Displacement Control (EDC)
Electrical Displacement Control (EDC).
(1) Pressure control plot (PCP) valve. (2) Manual override lever. (3)
Rotary valve. (4) Null adjust screw and locknut (5) Rotary valve cam.
(6) Actuator spool. (7) Modulation spring.
The EDC is a two-stage electrohydraulic control unit. It uses
mechanical feedback and ported control oil to set up a closed
loop swashplate control circuit. The EDC receives electrical
input from the vibratory control rheostat and the vibratory
The vibratory selector switch controls the direction of
swashplate angle by sending a current to one of the two coils
inside the EDC. One coil controls the direction of swashplate
angle when the vibratory selector switch is positioned for high
amplitude. The second coil controls the direction of
swashplate angle when the vibratory selector switch is
positioned for low amplitude. The vibratory control rheostat
controls the amount of swashplate angle by controlling the
amount of current sent to the coils.
Pressure Control Pilot (PCP) Valve.
(8) Pole piece. (9) Centering springs. (10) Armature. (11) Pole piece.
(12) Magnet. (13) Magnet. (14) Pivot point. (15) Flapper. (16)
Nozzle. (17) Nozzle. (18) Oil supply port. (19) Orifice. (20) Office.
(21) Control port 1. (22) Oil return port. (23) Control port 2.
PCP (1) valve is the first stage of the electrical displacement
control (EDC) unit. The hydraulic portion of the PCP valve is a
closed loop that uses internal hydraulic feedback from the
pump swashplate piston. The PCP electrical section receives
a direct current (DC) input in its torque motor stage. The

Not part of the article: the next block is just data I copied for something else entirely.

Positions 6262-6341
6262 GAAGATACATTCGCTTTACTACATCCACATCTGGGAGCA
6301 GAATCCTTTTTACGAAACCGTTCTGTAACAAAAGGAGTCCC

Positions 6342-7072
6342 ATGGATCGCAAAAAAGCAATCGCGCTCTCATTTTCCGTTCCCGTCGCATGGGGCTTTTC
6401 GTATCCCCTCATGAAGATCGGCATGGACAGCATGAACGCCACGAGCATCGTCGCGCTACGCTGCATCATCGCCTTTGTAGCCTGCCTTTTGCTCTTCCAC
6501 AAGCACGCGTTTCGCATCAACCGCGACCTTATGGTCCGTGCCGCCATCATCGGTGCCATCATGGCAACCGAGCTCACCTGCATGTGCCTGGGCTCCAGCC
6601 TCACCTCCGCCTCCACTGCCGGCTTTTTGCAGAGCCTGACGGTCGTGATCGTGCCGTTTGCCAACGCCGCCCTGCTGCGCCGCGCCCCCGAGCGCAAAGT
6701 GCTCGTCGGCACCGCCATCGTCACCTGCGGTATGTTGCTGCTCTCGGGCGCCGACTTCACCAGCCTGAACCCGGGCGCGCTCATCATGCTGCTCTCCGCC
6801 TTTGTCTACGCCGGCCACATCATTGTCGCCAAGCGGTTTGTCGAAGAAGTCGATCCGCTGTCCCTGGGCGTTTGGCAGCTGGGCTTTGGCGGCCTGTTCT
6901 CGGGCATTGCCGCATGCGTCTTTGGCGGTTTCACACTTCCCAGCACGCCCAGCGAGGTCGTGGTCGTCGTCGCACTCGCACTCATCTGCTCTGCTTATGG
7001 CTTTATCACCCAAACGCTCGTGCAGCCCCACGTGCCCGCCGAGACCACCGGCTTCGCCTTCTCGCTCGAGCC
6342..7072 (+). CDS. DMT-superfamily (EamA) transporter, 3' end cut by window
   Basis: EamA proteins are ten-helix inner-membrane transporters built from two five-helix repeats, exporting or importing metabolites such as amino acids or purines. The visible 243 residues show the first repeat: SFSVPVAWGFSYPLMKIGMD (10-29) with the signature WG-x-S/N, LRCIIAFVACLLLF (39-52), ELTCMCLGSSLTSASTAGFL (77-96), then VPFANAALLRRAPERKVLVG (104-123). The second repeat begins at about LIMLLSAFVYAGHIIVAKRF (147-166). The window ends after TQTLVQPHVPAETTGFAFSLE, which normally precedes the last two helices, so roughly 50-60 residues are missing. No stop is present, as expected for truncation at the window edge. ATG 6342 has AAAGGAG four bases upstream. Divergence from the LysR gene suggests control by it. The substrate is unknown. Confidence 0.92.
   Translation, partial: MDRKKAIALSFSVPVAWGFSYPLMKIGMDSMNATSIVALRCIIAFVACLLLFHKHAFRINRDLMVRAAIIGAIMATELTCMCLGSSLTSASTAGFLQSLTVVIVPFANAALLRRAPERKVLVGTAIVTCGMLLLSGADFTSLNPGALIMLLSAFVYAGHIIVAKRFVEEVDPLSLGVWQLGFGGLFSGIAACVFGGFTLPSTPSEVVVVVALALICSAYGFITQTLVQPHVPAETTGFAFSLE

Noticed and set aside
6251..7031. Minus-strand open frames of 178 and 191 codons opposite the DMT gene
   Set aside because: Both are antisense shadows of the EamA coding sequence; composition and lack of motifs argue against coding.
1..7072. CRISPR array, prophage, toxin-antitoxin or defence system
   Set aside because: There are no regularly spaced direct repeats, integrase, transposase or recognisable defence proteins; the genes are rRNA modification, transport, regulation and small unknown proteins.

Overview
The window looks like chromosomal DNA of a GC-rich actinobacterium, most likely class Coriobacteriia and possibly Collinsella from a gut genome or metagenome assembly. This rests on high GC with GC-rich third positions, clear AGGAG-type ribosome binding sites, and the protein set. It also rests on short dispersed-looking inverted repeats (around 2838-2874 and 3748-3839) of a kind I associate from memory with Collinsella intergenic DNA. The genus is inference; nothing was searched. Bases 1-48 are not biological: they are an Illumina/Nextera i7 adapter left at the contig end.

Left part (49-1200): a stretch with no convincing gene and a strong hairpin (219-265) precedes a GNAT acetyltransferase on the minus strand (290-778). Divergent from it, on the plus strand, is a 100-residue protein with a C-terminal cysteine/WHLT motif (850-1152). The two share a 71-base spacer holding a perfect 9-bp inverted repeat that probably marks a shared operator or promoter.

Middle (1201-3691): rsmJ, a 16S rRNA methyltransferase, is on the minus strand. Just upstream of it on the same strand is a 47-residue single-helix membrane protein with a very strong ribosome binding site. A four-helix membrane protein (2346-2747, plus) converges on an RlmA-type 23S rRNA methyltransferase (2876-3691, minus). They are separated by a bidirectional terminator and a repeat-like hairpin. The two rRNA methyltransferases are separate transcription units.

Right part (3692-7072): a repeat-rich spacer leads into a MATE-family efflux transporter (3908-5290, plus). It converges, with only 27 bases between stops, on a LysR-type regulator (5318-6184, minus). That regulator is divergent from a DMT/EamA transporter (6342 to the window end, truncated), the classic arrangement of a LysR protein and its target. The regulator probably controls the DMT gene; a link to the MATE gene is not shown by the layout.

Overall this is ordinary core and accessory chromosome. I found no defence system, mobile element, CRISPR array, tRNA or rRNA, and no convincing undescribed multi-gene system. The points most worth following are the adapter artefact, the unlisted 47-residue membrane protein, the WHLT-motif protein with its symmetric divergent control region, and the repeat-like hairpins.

torque motor stage of the PCP consists of armature (10),
mounted on the torsion pivot (14) and suspended in a
magnetic field air gap. Magnets (12) and (13) are permanent
magnets of parallel polarity constructed to form a magnetic
When the EDC is at null, the armature is centered in the air
gap. The two factors that allow the armature to remain in the
centered position are the equal magnetic forces of the
opposing magnets and centering springs (9). While the
armature is centered, flapper (15) is centered between nozzles
(16) and (17). Upstream from the nozzles are orifices (19) and
(20). In between each orifice and nozzle is a control port.
In the null position, charge oil from the charge pump enters oil
supply port (18) and passes through the two orifices. Because
the flapper is centered between the two nozzles there is no
pressure difference, so an equal amount of the oil flows
through the nozzles, past the flapper and out oil return port
As current is increased in one direction the end of the armature
becomes polarized either north or south. The armature then
moves towards the opposing magnetic field. The amount of
movement is dependent upon the amount of amperage of the
control current introduced to polo pieces (A1 and (11).